Three years of time had rolled be
tween them, the bar of passionate
words on either side keeping them
She started once more on her pil
grimage through the rooms. First
the dining room, with the familiar pa
per, which she licrself had selected.
He had not been so well-off then, and
had insisted upon living in the style
that his own earnings would entitle
them to—but he had worked hard to
give her as many ns possible of the
luxuries that she had been accus
tomed to.
"So small a thing to moan so large
a loss," murmured the girl to herself.
She had read those words somewhere,
and now they came into her inind. She
stood for a time looking out through
the clouded windows. Great tears
welled up In her eyes and poured down
over her faee—as If the barriers were
suddenly let down to allow tides of
memory to flow In and engulf her.
She had never allowed herself to
think In this way before* but the spirit
of love seemed to have come back to
the dusty little room from which he
had flown three yenrs before. For her
time passed unheeded.
Darkness fell. Outside, James felt
very cross. The Idea of anyone spend
ing so much time looking at an empty
house! He folded his arms and went
half asleep. Down In the basement,
the care-taker, having finished her
supper, came up, and, forgetting all
about her visitor, or. thinking that she
had surely gone away long ago, closed
the door and went home.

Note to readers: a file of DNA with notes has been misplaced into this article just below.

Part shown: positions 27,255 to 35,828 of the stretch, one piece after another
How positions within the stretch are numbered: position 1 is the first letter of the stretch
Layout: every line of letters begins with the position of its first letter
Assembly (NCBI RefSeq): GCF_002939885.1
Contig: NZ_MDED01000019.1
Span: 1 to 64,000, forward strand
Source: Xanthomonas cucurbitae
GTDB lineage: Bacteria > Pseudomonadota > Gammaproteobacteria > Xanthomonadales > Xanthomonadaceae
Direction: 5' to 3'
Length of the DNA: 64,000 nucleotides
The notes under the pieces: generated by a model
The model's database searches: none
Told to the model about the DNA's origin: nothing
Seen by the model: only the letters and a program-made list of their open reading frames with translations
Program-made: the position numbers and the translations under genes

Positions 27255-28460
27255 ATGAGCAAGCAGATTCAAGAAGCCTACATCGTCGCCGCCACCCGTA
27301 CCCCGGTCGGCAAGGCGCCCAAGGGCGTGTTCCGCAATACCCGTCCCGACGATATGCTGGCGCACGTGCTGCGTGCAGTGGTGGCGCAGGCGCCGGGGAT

And Elaine dreamed on—for how
long, she knew not. But suddenly she
awoke to reality with a start, to no
tice that it had grown very dark out
side. and that there were footsteps
coming through the hall. Then came
the sound of a voice that seemed fa
Hold the light low there, please. I
wish to see all the rooms. There,
thank you ; that's better."
Elaine had crept to the door, and
was listening with a white face. She
had a glimpse of the two men as they
passed the door — one, evidently the
night watchman, holding the lamp, and
the other, the man she had sent awaj
three years before.
"So he, too, has not forgotten,"
thought Elaine, bitterly.
She wondered if she should speak—
make her presence known — hut each
time she tried to her courage failed
her. She looked again. Yes, there he
was! Standing in front of the open
fireplace. Once more she peered
through the open door. "How changed
he was," she said to herself. "How
im»h older and grayer."
Her face was still wet with the
traces of her recent tears, hut she did
not even know it ns she went up ami
tapped gently on the wall between the
two rooms. n<> turned round suddenly
with a great start. Then he came to